Yoni Gordis: Jessica is using “innovative” to modify philanthropy rather than to describe a project. Both Slingshot and Natan are innovative approaches to philanthropy applied to innovative projects. But if we just use “innovative” as a modifier of philanthropy and ask the question, “What is innovative philanthropy?” I would agree with Jessica — that what today we call “innovative philanthropy” is actually what has been around for a long time, once fashionable and now returning. For example, kupat tzedakah, a tzedakah till, is a group of people who decide to collectively fund projects. To feel good, we tell ourselves we’re inventing something new, but actually this rich tradition of philanthropy includes models of all of these “new things.”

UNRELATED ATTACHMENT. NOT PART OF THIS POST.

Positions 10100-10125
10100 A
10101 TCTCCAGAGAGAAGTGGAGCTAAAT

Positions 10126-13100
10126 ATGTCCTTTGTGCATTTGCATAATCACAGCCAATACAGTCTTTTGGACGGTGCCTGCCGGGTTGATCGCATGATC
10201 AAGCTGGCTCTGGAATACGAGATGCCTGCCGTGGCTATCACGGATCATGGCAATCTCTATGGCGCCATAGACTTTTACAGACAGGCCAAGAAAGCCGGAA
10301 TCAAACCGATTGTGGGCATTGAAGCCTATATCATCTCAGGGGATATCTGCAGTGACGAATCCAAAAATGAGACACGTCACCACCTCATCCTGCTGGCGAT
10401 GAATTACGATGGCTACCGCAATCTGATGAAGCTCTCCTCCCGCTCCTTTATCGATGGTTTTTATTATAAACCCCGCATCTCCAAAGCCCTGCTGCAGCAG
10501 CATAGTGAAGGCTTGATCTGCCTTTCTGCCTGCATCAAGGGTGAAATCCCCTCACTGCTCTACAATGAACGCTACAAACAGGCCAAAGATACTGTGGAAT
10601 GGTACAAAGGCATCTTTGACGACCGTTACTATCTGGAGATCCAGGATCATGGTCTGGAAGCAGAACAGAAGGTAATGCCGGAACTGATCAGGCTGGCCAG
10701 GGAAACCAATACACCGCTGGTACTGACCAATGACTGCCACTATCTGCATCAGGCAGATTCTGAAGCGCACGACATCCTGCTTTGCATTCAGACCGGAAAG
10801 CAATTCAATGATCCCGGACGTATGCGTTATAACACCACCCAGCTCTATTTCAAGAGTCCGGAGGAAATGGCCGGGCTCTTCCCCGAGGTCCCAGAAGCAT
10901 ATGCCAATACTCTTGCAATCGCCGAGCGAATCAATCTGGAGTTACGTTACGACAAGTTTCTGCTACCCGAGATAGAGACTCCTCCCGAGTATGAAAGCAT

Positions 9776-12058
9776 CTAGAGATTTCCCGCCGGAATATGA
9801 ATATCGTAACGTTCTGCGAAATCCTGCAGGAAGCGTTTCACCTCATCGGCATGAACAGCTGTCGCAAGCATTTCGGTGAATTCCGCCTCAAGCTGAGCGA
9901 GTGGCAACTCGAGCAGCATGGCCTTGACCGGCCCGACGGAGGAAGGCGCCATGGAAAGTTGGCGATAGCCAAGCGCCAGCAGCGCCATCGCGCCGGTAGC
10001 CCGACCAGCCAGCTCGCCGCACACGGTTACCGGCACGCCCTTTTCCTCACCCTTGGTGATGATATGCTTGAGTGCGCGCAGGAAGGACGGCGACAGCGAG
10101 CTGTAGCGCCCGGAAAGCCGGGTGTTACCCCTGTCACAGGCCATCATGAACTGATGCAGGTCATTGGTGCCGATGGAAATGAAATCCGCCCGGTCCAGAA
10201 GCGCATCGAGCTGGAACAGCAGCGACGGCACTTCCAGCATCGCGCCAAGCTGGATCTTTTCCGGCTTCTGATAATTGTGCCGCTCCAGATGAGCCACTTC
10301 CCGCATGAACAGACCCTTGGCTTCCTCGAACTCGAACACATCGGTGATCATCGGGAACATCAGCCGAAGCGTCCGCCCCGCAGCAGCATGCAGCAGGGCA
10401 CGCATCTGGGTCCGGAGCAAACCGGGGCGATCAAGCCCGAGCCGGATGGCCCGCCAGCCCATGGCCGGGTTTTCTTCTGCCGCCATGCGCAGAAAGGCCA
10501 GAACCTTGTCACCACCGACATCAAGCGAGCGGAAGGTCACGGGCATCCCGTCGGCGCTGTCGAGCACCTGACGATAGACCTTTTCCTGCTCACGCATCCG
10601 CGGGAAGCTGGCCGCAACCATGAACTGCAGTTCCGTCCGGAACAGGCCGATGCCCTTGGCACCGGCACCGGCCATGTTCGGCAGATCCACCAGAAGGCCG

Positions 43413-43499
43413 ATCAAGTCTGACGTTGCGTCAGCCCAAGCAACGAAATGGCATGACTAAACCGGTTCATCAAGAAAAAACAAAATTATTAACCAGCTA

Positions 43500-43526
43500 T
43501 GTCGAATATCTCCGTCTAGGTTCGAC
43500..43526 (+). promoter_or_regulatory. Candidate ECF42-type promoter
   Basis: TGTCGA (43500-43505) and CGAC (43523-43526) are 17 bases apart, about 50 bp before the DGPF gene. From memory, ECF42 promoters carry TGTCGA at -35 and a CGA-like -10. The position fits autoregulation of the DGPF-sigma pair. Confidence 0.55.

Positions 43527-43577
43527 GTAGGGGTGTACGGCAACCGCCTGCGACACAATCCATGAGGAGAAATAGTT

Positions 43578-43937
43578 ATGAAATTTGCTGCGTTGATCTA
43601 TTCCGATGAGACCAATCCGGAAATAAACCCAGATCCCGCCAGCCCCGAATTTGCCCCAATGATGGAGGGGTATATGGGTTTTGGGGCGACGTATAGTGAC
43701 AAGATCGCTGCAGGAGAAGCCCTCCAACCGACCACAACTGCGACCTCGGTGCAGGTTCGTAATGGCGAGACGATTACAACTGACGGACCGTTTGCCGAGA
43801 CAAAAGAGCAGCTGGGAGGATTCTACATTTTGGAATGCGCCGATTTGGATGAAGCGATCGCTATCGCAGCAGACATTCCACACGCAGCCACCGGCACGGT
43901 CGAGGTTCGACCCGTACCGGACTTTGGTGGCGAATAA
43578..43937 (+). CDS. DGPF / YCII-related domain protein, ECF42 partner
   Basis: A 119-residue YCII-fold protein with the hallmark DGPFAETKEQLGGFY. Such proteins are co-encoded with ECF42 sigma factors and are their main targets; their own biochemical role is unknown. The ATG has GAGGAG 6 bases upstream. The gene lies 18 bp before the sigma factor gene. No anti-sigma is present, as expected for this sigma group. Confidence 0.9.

Seth Cohen: While tzedakah is an ancient core Jewish value, does it feel as if the philanthropic community is trying to uncover some new break-out idea that may simply be tzedakah wrapped in new terminology? How do we, as a community, balance the tension between constantly looking for something new and shiny in which to invest our philanthropic passions, while also acknowledging that this very activity is deeply rooted in our history as Jews? In essence, have we created a tension between our value of tzedakah and tikkun olam and the value we place on innovation?
Yoni Gordis: I’m not sure the tension is between new and old values. We live in the “very short attention span” time. While we have greater fiscal and political security than we’ve had at any point in history, this privilege parallels the growth of the innovation cult. What do I mean? If we lived in a time of dire need, we wouldn’t be looking for innovative projects. I recognize the tension between funding innovative projects and funding life-saving needs. From the Joshua Venture Group report about recruitment for its most recent cohort, one can see that a lot of people are into food and culture, but very few people want to address the approximately 15 percent of North American Jews who live under the poverty line.